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Nature. 2006 Jul 13;442(7099):188-91.

Low-frequency earthquakes in Shikoku, Japan, and their relationship to episodic tremor and slip.

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Department of Geophysics, 397 Panama Mall, Stanford University, Stanford, California 94305-2215, USA.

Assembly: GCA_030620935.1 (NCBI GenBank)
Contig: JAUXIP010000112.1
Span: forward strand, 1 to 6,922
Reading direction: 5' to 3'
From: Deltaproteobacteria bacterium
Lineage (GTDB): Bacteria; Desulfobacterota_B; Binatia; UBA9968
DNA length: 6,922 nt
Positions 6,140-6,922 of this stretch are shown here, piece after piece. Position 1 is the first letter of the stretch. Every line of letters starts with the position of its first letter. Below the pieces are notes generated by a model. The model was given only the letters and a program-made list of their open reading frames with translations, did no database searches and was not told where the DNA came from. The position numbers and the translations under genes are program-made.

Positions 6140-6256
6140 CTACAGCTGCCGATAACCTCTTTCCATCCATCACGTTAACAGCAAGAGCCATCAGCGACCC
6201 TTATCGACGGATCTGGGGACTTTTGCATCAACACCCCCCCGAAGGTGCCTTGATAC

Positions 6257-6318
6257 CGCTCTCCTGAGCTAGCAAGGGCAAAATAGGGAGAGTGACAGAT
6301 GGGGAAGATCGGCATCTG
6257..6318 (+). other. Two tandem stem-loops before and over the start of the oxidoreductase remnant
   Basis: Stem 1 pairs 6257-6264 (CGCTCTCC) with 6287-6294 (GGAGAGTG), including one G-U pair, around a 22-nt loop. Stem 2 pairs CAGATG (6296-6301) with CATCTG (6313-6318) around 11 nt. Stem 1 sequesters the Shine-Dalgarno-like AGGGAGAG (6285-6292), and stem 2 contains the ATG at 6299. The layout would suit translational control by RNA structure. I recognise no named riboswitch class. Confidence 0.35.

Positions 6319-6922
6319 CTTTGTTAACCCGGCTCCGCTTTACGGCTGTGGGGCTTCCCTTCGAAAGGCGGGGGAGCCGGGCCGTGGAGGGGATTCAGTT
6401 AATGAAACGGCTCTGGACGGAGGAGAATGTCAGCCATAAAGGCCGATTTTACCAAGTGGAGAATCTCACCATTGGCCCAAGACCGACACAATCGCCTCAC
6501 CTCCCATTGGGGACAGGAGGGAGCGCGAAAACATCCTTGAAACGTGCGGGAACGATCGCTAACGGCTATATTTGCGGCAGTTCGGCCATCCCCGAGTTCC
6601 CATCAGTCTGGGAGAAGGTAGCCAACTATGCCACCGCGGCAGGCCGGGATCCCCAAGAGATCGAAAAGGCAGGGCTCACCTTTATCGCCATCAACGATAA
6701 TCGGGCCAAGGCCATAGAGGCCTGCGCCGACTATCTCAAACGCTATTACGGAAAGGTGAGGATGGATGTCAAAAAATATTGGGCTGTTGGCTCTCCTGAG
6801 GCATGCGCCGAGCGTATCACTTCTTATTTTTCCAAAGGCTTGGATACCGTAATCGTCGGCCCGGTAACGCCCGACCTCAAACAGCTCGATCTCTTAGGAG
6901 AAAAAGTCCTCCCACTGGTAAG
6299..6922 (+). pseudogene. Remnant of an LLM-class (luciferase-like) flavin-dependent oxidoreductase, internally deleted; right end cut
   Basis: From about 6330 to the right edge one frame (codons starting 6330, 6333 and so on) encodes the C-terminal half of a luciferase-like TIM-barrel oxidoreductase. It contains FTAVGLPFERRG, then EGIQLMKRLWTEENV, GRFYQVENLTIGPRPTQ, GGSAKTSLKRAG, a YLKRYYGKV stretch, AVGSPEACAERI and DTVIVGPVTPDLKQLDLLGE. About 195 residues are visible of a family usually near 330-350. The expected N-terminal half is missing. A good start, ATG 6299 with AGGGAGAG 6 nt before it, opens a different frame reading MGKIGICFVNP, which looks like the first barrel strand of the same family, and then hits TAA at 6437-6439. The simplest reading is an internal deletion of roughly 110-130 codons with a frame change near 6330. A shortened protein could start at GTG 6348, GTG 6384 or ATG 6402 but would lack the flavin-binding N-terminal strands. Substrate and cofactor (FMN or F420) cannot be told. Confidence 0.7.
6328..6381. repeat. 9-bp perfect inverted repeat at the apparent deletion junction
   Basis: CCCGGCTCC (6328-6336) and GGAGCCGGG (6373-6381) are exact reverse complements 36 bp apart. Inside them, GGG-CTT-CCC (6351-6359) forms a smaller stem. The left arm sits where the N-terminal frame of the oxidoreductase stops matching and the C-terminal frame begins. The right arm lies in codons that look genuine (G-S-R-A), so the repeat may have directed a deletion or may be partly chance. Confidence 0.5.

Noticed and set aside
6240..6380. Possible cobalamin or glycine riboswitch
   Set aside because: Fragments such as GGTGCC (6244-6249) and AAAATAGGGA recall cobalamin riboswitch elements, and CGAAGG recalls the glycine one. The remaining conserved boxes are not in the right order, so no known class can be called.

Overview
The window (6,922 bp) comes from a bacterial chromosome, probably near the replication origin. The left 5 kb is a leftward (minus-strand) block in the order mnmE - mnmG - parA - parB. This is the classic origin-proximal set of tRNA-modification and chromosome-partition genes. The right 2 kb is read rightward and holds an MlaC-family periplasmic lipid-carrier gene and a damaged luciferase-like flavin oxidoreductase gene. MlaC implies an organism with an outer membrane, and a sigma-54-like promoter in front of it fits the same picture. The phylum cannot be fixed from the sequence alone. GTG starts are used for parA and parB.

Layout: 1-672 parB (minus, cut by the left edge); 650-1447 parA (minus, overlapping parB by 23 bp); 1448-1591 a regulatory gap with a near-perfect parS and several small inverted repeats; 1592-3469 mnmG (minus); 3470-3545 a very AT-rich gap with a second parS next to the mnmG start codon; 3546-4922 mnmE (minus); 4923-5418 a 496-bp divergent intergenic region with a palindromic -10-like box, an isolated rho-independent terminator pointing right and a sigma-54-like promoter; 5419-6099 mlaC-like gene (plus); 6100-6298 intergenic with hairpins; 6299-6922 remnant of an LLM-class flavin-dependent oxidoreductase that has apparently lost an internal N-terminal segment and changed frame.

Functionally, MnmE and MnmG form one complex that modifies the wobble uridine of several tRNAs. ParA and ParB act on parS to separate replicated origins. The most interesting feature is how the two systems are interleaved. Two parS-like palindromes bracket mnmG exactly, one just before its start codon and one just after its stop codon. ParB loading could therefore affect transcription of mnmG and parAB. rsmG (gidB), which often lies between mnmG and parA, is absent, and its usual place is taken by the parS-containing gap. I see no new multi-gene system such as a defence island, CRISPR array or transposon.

Non-volcanic seismic tremor was discovered in the Nankai trough subduction zone in southwest Japan and subsequently identified in the Cascadia subduction zone. In both locations, tremor is observed to coincide temporally with large, slow slip events on the plate interface downdip of the seismogenic zone. The relationship between tremor and aseismic slip remains uncertain, however, largely owing to difficulty in constraining the source depth of tremor. In southwest Japan, a high quality borehole seismic network allows identification of coherent S-wave (and sometimes P-wave) arrivals within the tremor, whose sources are classified as low-frequency earthquakes. As low-frequency earthquakes comprise at least a portion of tremor, understanding their mechanism is critical to understanding tremor as a whole. Here, we provide strong evidence that these earthquakes occur on the plate interface, coincident with the inferred zone of slow slip. The locations and characteristics of these events suggest that they are generated by shear slip during otherwise aseismic transients, rather than by fluid flow. High pore-fluid pressure in the immediate vicinity, as implied by our estimates of seismic P- and S-wave speeds, may act to promote this transient mode of failure. Low-frequency earthquakes could potentially contribute to seismic hazard forecasting by providing a new means to monitor slow slip at depth.


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